Georgi Musev

A photo of Georgi Musev
Georgi Musev relaxing on campus

When Georgi Musev was three, he was adopted. Today he is thankful to his parents for raising him and shaping him into the person he is now. “I was adopted 16 years ago and I wouldn’t be here if my parents didn’t take me 16 years ago,” says Georgi. “They showed me what is unconditional love, nerves, everything to be the person who I am. From their parenting I learned how to be a good person.”

Georgi likes helping people in need and has donated blood several times already. “I also donate money, clothes, and books to different charities even before going to university,” says Georgi. He intends to have his own foundation one day to reach more people and motivate others to help each other.

“I know that I can make a difference,” says Georgi.

When Georgi was five, his parents brought him for the first time to the swimming club. Since then he says he has always been active. He is still swimming today. He is also a track and field runner, has trained karate and enjoys playing basketball and volleyball. Georgi believes that doing sports helps him much more than just keep him in shape. “When I run or swim I feel my problems go away, and I feel free,” Georgi says.

Georgi shares that he likes to observe and learn from other athletes. The biggest lesson he has learned is from his track and field coach when he felt pain in his legs and wanted to give up running. “It’s all in your mind,” Georgi says. “If you tell yourself that you cannot go anymore you just give up but if you try and say I can do it you will do it.” Georgi has won a bronze medal in the national climbing competition some years ago. He also has some medals in swimming and athletics.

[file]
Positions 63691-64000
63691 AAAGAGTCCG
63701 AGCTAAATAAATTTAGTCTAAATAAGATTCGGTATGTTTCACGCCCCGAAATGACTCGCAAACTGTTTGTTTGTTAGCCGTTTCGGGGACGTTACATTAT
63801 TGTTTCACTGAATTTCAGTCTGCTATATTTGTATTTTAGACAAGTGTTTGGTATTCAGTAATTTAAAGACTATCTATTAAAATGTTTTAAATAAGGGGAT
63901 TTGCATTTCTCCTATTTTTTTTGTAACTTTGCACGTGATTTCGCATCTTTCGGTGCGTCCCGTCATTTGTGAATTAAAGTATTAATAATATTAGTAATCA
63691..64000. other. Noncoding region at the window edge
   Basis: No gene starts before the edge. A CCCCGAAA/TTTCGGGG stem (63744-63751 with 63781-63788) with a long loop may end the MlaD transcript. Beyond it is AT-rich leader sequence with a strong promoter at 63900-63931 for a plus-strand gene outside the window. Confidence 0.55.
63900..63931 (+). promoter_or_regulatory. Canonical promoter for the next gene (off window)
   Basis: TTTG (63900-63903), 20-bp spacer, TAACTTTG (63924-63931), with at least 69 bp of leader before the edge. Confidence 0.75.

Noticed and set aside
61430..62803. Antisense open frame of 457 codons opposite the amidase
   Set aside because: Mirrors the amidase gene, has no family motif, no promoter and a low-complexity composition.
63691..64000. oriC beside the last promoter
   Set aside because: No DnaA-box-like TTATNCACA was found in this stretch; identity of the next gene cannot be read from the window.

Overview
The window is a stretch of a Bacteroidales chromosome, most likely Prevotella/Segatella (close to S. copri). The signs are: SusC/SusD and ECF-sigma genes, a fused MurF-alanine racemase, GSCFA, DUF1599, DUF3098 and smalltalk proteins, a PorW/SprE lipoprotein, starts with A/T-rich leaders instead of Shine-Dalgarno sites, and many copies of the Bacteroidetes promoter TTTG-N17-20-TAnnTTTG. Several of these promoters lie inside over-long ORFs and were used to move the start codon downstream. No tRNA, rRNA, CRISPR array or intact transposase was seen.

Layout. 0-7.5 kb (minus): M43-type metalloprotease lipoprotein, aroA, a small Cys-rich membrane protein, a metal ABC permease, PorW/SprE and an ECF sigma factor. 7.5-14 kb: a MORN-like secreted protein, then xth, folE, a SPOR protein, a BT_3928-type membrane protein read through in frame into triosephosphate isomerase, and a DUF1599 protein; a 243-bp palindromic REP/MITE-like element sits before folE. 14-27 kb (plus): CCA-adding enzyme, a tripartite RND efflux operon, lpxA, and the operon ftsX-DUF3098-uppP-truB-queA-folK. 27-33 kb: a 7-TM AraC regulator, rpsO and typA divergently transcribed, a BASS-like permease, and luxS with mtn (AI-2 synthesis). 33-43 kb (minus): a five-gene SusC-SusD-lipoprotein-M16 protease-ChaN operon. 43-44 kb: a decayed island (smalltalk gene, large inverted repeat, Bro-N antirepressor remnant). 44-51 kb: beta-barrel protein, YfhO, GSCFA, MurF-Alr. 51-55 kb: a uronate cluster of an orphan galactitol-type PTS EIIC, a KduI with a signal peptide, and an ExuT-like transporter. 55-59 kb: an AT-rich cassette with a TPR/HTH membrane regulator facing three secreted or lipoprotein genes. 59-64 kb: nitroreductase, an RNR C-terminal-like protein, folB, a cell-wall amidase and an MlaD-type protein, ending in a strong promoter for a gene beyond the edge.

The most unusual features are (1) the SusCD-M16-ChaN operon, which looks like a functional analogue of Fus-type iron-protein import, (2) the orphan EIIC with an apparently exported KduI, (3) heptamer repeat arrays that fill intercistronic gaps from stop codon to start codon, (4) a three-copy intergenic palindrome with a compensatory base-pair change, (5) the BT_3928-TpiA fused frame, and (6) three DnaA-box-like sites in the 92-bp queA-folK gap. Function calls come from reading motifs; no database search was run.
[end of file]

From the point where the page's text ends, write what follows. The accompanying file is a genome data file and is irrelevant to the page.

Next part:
But Georgi considers what he did in February this year as the achievement he is most proud of. He decided to reveal to everyone that he is gay. “I came out of the closet, literally. I’ve been hiding there for 10 years to protect myself from the community.” Georgi believes that every individual should have a chance in life regardless of their sexuality, ethnicity, or skin color. This crucial moment also contributed to Georgi’s goal to help other people. “I want to motivate people to be themselves, to feel confident in the world and to be who they want to be,” Georgi says.

Georgi wanted to study abroad but during the Open House event, he got impressed by AUBG. “I was amazed by the community here and how modern the university is.” The tracking field in the Sports Hall also contributed to his choice to study in Bulgaria. “The tracking field was one of my main points of applying to AUBG,” laughs Georgi. He says the situation with the COVID pandemic makes him lonely sometimes. “Zoom meetings feel like I’m watching some movie,” admits Georgi. “And I miss the human interaction.”


Veselin Metodiev is a Computer Science student at the American University of Bulgaria who is also a Journalism enthusiast. From this interview, he rediscovered his curiosity for other people.



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